Ambivalence is the dark matter of political debate: normal instruments cannot detect it. Pollsters find it hard to measure because it registers only as indifference on their five-point scales. But political scientists who study it (see, for example, this collection of essays), believe that people’s views on seemingly polarising issues are a lot less clear-cut than they seem. For instance, the way public opinion shifted so quickly and decisively on gay marriage in the US and UK suggested that, rather than being the result of people switching from one firmly held view to another, a build-up of ambivalence being resolved. People believed that marriage was a heterosexual institution and also that anyone should be able to marry who they liked. At a certain point, the latter view won out, but it would be wrong to say that these voters switched sides, since they were on both sides to begin with.

Something similar, I suspect, happened during the referendum campaign. We’ve heard that the Scots were divided against one another, but for many, if not most, the main division was internal. Those big movements in the polls – the Yes campaign gaining support fast in the month before the vote, the swing back to No in the final days – represented the roiling emotions of those torn between patriotism and empiricism, those twin poles of the Scottish character.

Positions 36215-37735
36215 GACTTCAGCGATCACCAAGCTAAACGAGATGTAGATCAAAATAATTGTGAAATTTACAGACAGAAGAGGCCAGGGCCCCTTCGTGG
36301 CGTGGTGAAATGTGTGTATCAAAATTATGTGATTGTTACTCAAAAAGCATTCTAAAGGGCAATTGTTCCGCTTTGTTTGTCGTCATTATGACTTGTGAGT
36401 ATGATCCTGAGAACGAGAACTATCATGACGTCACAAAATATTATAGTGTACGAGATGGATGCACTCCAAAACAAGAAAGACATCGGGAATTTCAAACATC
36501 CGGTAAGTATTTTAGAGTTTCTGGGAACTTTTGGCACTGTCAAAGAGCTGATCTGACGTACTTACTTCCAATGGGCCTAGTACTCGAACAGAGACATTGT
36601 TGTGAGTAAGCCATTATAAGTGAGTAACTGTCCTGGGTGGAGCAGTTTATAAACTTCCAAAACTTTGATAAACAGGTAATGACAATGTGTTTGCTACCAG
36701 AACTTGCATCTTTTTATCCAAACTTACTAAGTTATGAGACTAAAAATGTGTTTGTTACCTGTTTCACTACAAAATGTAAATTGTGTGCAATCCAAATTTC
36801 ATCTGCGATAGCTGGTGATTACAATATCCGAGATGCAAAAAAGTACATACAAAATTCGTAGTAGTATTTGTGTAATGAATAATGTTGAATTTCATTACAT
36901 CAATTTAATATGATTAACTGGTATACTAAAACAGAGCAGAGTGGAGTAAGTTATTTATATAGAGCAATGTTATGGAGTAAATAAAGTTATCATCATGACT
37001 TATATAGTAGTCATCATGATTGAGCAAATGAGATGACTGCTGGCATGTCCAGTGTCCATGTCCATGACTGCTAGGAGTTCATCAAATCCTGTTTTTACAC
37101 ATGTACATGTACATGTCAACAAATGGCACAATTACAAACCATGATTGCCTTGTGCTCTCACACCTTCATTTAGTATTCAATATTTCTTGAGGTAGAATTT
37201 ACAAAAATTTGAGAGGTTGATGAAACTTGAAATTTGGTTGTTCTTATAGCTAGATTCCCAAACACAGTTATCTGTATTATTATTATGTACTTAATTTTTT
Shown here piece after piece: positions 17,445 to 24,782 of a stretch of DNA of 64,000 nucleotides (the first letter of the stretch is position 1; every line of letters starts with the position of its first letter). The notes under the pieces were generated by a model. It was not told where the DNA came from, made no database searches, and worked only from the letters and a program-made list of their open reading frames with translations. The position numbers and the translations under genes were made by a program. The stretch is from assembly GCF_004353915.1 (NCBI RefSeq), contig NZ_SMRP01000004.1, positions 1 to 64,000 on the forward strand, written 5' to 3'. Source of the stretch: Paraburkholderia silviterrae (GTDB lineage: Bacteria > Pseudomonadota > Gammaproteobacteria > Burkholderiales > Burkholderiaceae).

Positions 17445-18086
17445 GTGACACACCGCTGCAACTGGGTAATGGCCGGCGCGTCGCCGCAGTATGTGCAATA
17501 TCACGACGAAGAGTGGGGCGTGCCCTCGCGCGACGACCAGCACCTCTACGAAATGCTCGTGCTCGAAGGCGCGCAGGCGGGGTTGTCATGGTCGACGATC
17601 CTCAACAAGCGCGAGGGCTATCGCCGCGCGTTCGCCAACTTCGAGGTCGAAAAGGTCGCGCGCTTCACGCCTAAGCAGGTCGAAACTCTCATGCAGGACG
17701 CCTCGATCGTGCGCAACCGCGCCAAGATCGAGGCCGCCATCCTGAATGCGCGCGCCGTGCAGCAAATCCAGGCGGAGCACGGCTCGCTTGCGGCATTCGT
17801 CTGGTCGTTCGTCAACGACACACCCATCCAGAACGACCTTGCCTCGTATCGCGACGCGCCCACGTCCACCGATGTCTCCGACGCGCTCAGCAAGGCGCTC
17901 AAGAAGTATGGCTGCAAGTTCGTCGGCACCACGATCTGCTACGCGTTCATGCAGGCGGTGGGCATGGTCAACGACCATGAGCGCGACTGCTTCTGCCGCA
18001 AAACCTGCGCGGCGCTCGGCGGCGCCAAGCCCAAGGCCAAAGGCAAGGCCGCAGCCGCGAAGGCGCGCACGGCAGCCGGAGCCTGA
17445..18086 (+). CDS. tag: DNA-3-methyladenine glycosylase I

As Rick Nye of Populus has pointed out, a year before the referendum, nearly a third of voters were undecided, and most of them (70 per cent) were attracted to the idea of independence but wary of the accompanying economic risks – as close as you can get to polling evidence of an ambivalent mindset. The Better Together campaign, for all that it was accused of negativity (which, considering they were asking people to vote No, always seemed a tad unfair to me), succeeded in their core task of preventing those undecided voters from allowing their heart to overwhelm their mind – of reconciling their ambivalence into an unequivocally pro-independence position.

In the days following Scotland’s vote to stay in the United Kingdom, supporters of the “Yes” campaign could be heard expressing their belief that many of those who voted No had wanted to side with them had allowed the Better Together campaign to scare their heads into over-ruling their hearts. In a sense, they’re correct, but that can hardly be a consolation once you understand that the job of both campaigns was to gain the votes of those with divided sympathies.